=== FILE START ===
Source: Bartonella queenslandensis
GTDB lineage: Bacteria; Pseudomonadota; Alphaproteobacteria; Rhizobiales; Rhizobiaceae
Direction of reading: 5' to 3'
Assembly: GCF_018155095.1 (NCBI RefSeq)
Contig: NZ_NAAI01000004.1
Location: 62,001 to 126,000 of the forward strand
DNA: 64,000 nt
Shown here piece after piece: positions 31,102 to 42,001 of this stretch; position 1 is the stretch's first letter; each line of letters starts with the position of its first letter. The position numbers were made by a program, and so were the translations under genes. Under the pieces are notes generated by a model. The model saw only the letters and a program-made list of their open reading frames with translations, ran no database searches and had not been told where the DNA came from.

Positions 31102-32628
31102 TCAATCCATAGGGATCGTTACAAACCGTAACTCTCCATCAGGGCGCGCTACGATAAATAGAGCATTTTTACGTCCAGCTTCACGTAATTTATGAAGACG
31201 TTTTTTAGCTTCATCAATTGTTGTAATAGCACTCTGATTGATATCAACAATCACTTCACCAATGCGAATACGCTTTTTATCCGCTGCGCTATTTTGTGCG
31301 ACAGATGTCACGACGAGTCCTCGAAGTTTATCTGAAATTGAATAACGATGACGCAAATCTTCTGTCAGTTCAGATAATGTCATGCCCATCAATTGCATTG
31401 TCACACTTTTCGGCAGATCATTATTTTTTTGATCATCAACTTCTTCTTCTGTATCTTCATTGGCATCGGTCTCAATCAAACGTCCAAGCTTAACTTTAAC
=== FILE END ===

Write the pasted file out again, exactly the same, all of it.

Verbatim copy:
Source: Bartonella queenslandensis
GTDB lineage: Bacteria; Pseudomonadota; Alphaproteobacteria; Rhizobiales; Rhizobiaceae
Direction of reading: 5' to 3'
Assembly: GCF_018155095.1 (NCBI RefSeq)
Contig: NZ_NAAI01000004.1
Location: 62,001 to 126,000 of the forward strand
DNA: 64,000 nt
Shown here piece after piece: positions 31,102 to 42,001 of this stretch; position 1 is the stretch's first letter; each line of letters starts with the position of its first letter. The position numbers were made by a program, and so were the translations under genes. Under the pieces are notes generated by a model. The model saw only the letters and a program-made list of their open reading frames with translations, ran no database searches and had not been told where the DNA came from.

Positions 31102-32628
31102 TCAATCCATAGGGATCGTTACAAACCGTAACTCTCCATCAGGGCGCGCTACGATAAATAGAGCATTTTTACGTCCAGCTTCACGTAATTTATGAAGACG
31201 TTTTTTAGCTTCATCAATTGTTGTAATAGCACTCTGATTGATATCAACAATCACTTCACCAATGCGAATACGCTTTTTATCCGCTGCGCTATTTTGTGCG
31301 ACAGATGTCACGACGAGTCCTCGAAGTTTATCTGAAATTGAATAACGATGACGCAAATCTTCTGTCAGTTCAGATAATGTCATGCCCATCAATTGCATTG
31401 TCACACTTTTCGGCAGATCATTATTTTTTTGATCATCAACTTCTTCTTCTGTATCTTCATTGGCATCGGTCTCAATCAAACGTCCAAGCTTAACTTTAAC